Job descriptions for startups should strive to be clearly stated. As your company has a different range of needs that may or may not change, you would have to be upfront about them all with your candidates.  

If you’d like to find the best employee to work with your team, you need to let them in on all the punches — so he or she can properly roll with all of them.

Expectations should be properly set so that you can avoid losing top quality talent.

Be honest about what the job’s responsibilities are and its daily toils — or how these could change in a short span of time so that your new employees can prepare themselves for the role (and be excited about it!).

The last thing you want is for them to burn out or feel overwhelmed two weeks in.

Everything that you put up on recruitment websites is a reflection of who your are as a company, as well as what your culture is. Be transparent about that from the get-go and your chances of finding the right person to take on the job will be easier.

 

4. Don’t make the application process long and complicated.

Yes, it’s important to get as much information about applicants in so you can review them thoroughly, but that doesn’t mean that you have to make the application process an 85-minute ordeal. That’s a no-go.

That’s a sure-fire way to turn off top talent. So the best strategy to keep applicants eager to apply is to keep things simple.

Let’s face it, half or 51% of currently employed workers are still actively seeking or are considering to explore other jobs. And most of these workers browse applications while at work.

Hence, if your application form is complex and lengthy, ideal candidates won’t have the time to continue the application process. And you’re probably missing out on great employees from joining your team because of this.

 

5. Emphasize on your strengths

As a startup owner, when you get ideal people on your side, it won’t be hard for you to move these deserving employees up to higher positions.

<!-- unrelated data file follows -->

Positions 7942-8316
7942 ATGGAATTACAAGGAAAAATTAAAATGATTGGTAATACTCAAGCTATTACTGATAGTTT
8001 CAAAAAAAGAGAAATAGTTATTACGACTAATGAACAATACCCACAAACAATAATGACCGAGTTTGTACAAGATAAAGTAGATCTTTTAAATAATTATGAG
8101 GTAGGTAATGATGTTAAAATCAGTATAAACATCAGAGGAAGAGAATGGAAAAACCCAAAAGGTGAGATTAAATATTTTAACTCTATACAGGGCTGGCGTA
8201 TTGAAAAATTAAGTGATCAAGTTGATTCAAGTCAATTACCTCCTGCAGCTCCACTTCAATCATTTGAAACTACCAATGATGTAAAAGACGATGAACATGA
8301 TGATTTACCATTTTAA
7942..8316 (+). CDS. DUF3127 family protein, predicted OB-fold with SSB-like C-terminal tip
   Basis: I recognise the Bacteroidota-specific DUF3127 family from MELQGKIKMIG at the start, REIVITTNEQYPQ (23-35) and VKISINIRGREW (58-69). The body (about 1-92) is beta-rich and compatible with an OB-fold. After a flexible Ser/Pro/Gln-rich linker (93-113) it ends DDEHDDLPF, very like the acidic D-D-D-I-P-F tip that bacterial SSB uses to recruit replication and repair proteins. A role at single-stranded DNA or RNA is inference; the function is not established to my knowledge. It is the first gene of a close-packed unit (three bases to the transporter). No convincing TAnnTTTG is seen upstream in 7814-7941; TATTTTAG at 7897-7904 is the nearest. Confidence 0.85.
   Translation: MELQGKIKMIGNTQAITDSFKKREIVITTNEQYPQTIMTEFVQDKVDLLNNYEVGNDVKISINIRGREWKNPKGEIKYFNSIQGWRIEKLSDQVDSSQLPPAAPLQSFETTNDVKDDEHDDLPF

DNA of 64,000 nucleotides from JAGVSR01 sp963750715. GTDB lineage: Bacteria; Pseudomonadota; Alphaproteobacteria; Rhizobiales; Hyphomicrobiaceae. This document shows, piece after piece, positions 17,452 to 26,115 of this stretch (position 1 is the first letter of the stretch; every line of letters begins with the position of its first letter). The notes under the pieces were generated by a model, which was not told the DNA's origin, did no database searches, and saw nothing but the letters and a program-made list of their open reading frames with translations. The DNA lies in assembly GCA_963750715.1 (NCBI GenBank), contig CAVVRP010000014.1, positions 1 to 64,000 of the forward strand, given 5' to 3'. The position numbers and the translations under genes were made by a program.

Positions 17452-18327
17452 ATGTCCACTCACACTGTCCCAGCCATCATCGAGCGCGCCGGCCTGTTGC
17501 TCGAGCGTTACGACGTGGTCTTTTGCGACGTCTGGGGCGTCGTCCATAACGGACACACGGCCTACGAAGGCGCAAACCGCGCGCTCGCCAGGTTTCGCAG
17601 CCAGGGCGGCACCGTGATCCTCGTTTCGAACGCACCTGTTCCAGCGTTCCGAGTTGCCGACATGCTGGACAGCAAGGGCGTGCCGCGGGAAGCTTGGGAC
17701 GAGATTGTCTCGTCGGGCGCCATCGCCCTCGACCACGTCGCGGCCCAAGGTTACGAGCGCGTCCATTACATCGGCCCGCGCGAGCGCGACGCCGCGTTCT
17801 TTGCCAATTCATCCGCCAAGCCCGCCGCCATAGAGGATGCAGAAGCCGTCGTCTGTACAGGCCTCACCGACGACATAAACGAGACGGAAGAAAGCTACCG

And career growth is something that appeals to all employees. Which is something that you would need to stress in your job postings and interviews.

Opportunities for career growth ranks high among other important factors for accepting a position, together with a good salary, a healthy work-life balance, as well as company culture and values.

In fact, according to a statistic, growth opportunities matter most to Millennials, followed only by retirement benefits, and the company culture.

There are 3 things that most matter to Millennials in the companies they work for

These three things are 1) growth opportunities, 2) retirement benefits, and 3) work culture.

 

6. Test them out

Yes, resumes can give you a good idea of what the candidate’s qualifications are, but it can also give you a false or inflated idea of a candidate’s qualifications.

Did you know that 53% of resumes or applications contain some form of falsification and that a whopping 78% of resumes are misleading?

Hence, it’s important to give shortlisted applicants a skills test — just so you could gauge a candidate’s skills.

Also, you’d know who the really interested applicants are, as those who wouldn’t bother to do the test are most probably not as serious about the post.

You can create a test as specific to your job opening, which is something along the lines of creating a mock response to an irate customer or two, or a short marketing copy for a product.